Forum for Science, Industry and Business

Sponsored by:     3M 
Search our Site:

 

The uncalculability of electron systems

24.08.2009
Theoretical physicists of the Max Planck Institute of Quantum Optics reveal limitations of Density Functional Theory using Quantum Information Theory tools.

The electric and magnetic properties of solids are impossible to calculate exactly: The complex interactions of the many electrons which underly these phenomena cannot be computed even by the most powerful classical computers. Here, the central task is to determine the ground state of the electrons moving in the field of the positively charged nuclei.

The most widely used method for treating such systems is Density Functional Theory, which reduces the many-body problem to a single particle interaction. As Dr. Norbert Schuch, scientist in the theory division of Prof. Ignacio Cirac at the Max Planck Institute of Quantum Optics in Garching, and Prof. Frank Verstraete from the University of Vienna, report in Nature Physics (DOI: 10.1038/NPHYS1370), there exist however fundamental limitations to the applicability of this theory. The scientists succeeded by using methods developed in Quantum Information Theory, demonstrating that these methods can give deep insights beyond the development of quantum computers.

One of the central problems in quantum mechanics is to determine the ground state of a complex system consisting of many interacting electrons. An example taken from chemistry is the geometry of large molecules: the spatial arrangement of the atoms in the molecule is the one for which the energy of the electrons moving in the field of the nuclei is minimized. Thus, by determining the ground state of the electrons one can infer the three-dimensional structure of the molecule. The same holds for solids: Their electric and magnetic properties, including exotic phenomena such as high-temperature superconductivity, ultimately originate from the motion of the electrons in the periodic potential of the positively charged nuclei.

Density Functional Theory (DFT) makes use of the fact that the complex interaction of the electrons is the same in all these cases and encapsulates it in some kind of "black box", the so-called "universal functional". By using this functional, every many-electron problem can in principle be rephrased as a single-particle problem which can then be solved relatively easily. The challenge consists in finding this functional, and in practice, often more specific problem-dependent approximations are being used.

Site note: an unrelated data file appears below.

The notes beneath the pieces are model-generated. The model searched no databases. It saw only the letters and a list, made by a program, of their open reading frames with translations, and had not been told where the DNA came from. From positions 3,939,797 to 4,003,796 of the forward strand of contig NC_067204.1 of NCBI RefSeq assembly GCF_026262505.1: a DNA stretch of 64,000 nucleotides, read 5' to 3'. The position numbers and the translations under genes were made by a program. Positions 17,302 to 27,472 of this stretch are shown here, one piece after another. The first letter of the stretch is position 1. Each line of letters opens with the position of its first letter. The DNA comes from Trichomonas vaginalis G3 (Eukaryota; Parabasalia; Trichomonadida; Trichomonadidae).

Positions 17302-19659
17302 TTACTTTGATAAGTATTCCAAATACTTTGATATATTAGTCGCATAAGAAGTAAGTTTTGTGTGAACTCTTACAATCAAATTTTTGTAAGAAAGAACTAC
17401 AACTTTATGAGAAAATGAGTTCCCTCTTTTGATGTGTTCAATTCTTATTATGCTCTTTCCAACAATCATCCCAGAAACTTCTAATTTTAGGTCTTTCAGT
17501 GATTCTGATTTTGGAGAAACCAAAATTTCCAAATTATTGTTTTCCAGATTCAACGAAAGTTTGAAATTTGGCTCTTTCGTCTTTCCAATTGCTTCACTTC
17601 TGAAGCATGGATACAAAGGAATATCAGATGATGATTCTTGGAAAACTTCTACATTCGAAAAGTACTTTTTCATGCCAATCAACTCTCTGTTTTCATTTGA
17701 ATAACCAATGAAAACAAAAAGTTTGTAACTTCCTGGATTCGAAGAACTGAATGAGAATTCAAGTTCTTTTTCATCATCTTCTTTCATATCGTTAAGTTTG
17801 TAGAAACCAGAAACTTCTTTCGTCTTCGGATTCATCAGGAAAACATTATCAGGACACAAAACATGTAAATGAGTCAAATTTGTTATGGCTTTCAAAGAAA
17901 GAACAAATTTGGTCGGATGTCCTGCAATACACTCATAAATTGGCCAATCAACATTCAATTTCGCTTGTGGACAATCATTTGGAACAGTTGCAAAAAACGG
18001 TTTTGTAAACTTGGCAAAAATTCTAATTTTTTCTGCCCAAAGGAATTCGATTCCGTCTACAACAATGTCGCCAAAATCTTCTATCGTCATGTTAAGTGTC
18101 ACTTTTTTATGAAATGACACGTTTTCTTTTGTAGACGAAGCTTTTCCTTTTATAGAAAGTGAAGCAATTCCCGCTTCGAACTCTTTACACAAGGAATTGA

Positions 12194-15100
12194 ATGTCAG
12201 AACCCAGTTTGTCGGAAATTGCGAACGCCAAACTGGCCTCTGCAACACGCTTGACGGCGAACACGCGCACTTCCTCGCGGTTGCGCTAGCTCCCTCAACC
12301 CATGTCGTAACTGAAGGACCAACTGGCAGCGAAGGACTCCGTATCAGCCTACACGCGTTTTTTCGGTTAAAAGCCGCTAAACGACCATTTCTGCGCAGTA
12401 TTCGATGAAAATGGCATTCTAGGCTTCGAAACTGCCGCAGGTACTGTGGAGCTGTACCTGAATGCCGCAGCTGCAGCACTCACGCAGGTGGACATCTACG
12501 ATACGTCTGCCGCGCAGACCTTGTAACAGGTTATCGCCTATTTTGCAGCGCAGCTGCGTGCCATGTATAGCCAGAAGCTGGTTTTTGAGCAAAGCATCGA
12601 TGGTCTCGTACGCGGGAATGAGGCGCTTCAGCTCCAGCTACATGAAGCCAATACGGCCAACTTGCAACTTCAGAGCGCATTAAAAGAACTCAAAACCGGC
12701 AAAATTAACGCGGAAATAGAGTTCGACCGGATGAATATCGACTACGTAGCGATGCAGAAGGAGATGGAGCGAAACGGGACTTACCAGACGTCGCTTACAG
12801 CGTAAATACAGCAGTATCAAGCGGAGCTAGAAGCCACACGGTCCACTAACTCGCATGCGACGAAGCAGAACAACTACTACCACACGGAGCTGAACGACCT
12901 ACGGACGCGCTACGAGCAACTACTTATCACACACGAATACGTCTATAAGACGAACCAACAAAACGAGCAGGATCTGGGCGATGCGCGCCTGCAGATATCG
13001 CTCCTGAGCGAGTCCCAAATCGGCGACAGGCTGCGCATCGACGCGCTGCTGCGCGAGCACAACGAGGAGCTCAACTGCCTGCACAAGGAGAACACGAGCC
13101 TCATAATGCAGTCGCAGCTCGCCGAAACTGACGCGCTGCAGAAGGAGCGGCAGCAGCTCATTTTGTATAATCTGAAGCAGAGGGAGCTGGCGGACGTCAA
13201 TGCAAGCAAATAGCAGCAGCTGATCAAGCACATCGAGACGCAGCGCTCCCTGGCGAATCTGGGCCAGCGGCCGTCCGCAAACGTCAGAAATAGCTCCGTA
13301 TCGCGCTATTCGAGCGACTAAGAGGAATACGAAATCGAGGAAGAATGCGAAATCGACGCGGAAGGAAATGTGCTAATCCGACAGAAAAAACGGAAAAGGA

In their work, Schuch and Verstraete investigate the limits of the applicability of DFT: Is it possible to find this universal functional which would considerably simplify the treatment of many-electron systems - or are there fundamental bounds which prohibit this? To this end, they use methods of quantum complexity theory, a subarea of quantum information science, which aims at classifying problems according to their difficulty, especially concerning the question whether they can be efficiently solved by quantum computers. Whereas e.g. quantum computers can often simulate the time evolutions of quantum systems efficiently, computing ground states of complex quantum systems poses a hard problem even for a quantum computer.

In their work, Schuch and Verstraete prove on the one hand that ground states of many-electron systems are hard to compute even for quantum computers. On the contrary, they show that these problems can be solved efficiently even by classical computers using Density Functional Theory, given the universal functional is known. This shows that in these cases it is fundamentally impossible to compute the functional and explains the need for more specific approximations. This exhibits that despite its broad applicability, there are fundamental limitations to Density Functional Theory.

[Olivia Meyer-Streng/Norbert Schuch]

Original publication:
Norbert Schuch and Frank Verstraete
"Computational Complexity of interacting electrons and fundamental limitations
of Density Functional Theory"
Nature Physics, Advance Online Publication, DOI: 10.1038/NPHYS1370
Contact: